Children And Insulin Pumps

Children And Insulin PumpsThe first use of insulin pumps came in the 1970s when it was used for Type 1 Diabetes. It proved that it could achieve strict glucose control in a selected group of people. Since that time, pumps have become much smaller in size, easier and safer to use, and more durable.

For young children and even infants, an insulin pump may be the best choice for receiving insulin. The use of insulin pumps is continually growing. You never know for sure what a child will do, that includes activities and food intake. Having a pump will help in these everyday unpredictable situations.

Insulin pumps are used to mimic a normally functioning pancreas. As a parent you may be wondering how the pump works. The pump provides a steady line of fast-acting insulin which is called basal insulin. This prevents uncontrolled highs and ketene production. The pump is also used for fast-acting insulin before meals. The dose can be set to the person’s glucose level, the amount of carbohydrates found in the meal, and also by planned activities after the meal.

The pump is about the size of a pager and can easily be carried in your child’s pocket. It works by inserting a small plastic tube under the skin. It is usually put in the areas of the abdomen or buttocks and held with tape. Every three days the tube is changed and a new one is placed in a different area of the body.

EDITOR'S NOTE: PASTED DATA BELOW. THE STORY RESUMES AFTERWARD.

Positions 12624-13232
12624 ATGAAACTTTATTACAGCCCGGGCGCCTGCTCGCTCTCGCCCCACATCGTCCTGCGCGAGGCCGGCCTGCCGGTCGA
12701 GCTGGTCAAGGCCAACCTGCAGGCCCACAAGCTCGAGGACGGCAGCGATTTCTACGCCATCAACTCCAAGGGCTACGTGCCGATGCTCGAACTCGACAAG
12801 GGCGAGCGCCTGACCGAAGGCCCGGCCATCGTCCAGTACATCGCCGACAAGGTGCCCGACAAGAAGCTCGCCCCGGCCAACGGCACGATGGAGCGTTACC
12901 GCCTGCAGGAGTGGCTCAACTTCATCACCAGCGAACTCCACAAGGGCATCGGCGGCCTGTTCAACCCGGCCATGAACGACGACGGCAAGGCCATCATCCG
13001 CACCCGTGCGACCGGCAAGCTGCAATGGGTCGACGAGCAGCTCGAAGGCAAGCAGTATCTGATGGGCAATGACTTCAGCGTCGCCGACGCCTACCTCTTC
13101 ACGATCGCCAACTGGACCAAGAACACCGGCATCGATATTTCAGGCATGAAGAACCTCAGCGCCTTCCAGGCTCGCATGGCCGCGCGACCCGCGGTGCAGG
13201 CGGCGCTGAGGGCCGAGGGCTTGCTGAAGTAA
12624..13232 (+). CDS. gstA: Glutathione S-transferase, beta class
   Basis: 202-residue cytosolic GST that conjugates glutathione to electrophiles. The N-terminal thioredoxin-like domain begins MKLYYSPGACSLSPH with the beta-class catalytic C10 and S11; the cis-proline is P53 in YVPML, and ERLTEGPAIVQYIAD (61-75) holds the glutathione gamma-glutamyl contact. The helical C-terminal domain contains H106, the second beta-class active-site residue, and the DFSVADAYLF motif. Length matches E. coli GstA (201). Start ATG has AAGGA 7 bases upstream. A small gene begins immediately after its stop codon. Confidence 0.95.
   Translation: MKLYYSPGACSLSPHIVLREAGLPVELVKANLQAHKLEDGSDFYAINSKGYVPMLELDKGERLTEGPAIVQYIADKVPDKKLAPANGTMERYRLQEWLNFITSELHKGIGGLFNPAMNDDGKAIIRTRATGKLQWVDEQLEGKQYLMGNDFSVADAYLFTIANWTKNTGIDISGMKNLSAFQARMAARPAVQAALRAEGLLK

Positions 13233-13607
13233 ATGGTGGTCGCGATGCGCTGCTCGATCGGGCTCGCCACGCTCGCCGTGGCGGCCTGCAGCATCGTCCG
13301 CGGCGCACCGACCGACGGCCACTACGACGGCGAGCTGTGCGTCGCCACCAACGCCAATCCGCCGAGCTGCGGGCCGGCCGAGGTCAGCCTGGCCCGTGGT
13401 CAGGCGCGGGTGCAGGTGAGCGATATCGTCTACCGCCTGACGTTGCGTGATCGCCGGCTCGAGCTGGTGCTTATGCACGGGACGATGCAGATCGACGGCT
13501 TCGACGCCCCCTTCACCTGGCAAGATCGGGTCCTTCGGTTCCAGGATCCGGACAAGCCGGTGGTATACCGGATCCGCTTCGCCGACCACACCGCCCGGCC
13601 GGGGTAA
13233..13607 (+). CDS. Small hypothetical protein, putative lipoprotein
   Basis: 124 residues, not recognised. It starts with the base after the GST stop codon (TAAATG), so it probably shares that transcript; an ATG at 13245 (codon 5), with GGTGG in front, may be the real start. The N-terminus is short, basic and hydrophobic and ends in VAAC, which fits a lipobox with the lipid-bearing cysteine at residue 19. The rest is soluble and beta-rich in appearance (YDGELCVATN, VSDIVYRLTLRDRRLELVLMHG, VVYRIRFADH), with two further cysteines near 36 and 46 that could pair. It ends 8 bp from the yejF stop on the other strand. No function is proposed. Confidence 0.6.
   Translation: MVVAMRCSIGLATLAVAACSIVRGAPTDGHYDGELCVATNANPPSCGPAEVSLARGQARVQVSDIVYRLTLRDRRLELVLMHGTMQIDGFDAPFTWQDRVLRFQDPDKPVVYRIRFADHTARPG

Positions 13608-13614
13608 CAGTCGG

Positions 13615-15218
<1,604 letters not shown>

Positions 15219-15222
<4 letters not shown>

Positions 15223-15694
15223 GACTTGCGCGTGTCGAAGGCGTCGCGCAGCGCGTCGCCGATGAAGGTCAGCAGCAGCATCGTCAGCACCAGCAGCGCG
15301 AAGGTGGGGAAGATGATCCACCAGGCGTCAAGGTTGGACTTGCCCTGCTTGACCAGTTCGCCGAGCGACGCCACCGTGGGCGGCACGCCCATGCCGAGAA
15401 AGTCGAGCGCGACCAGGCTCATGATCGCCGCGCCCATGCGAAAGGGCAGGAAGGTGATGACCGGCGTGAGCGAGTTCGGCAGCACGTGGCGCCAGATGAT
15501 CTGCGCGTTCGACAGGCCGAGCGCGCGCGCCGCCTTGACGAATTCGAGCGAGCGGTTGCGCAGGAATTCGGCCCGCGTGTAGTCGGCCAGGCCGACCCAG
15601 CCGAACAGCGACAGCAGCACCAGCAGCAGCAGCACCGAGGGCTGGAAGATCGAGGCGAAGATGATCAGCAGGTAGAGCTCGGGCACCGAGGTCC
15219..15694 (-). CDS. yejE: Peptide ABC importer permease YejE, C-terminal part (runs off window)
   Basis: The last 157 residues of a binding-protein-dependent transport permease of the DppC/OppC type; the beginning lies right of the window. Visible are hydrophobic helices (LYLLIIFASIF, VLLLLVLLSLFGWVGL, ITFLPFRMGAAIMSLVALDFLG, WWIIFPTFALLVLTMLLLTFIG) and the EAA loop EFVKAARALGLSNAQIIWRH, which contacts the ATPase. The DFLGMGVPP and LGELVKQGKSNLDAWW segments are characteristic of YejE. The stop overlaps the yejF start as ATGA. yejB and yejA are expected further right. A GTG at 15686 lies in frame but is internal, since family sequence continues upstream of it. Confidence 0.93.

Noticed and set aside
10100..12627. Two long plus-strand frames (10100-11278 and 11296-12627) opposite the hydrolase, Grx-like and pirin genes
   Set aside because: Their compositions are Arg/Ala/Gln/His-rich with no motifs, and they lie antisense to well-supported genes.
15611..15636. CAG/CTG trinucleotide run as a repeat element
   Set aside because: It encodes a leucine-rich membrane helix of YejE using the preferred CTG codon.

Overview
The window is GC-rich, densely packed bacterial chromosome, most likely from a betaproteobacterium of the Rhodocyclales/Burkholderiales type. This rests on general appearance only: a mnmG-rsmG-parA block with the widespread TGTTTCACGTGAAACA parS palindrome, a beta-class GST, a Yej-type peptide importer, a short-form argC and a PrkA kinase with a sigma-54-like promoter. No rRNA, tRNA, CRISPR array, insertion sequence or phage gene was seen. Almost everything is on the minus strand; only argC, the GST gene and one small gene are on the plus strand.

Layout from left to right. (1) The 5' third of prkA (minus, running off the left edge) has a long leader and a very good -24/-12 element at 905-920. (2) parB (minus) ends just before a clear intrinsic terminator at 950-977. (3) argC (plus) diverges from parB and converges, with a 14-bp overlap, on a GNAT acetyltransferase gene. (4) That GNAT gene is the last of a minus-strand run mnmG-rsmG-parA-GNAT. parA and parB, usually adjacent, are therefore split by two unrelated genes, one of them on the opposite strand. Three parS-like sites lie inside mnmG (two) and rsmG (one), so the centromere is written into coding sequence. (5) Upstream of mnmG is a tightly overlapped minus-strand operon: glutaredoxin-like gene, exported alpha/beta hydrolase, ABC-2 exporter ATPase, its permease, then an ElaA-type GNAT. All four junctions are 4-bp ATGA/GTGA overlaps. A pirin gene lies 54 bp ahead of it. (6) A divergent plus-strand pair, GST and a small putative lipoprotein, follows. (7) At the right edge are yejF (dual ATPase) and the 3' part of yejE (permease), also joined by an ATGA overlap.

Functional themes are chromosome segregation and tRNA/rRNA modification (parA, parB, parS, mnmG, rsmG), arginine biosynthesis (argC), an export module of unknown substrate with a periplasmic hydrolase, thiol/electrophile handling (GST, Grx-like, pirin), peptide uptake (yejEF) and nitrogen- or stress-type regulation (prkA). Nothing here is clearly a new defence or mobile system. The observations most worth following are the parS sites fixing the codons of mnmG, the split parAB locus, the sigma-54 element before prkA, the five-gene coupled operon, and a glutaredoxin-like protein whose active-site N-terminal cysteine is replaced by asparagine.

There are many advantages for children using insulin pumps. When using a pump, there is less fluctuation between blood glucose which lessens the risk of hypoglycemia. Another advantage is the child only needs one injection site every three days. Having a pump gives the child more freedom to sleep, eat, and do other activities when he or she pleases. One of the best advantages is that using the pump will improve the control of blood glucose which helps avoid the risk of complications in the future.

With all the positives of insulin pumps, there are some disadvantages. Insulin pumps are quite expensive. Not everyone’s health insurance will cover the cost. Another problem with the pump is that some children find the needle more painful than regular insulin needles because the pump needle is larger. Because the pump has to be carried around, some children do not like it because it reminds them of their disease and makes them feel not like their peers.

Many families are used to giving their children multiple injections per day. When choosing the pump, the family will have to learn how to manage the Diabetes differently. Before choosing the pump for your child, do research about it. If your child is old enough, talk to them and see how they would feel about switching to the pump. Also make sure your child’s Diabetes team has experience so they can help through the transition.

Choosing the insulin pump can really change your child’s life. It will give them more independence and freedom to do everyday things. The insulin pump can help your child not have to focus on their disease as much and be a normal kid.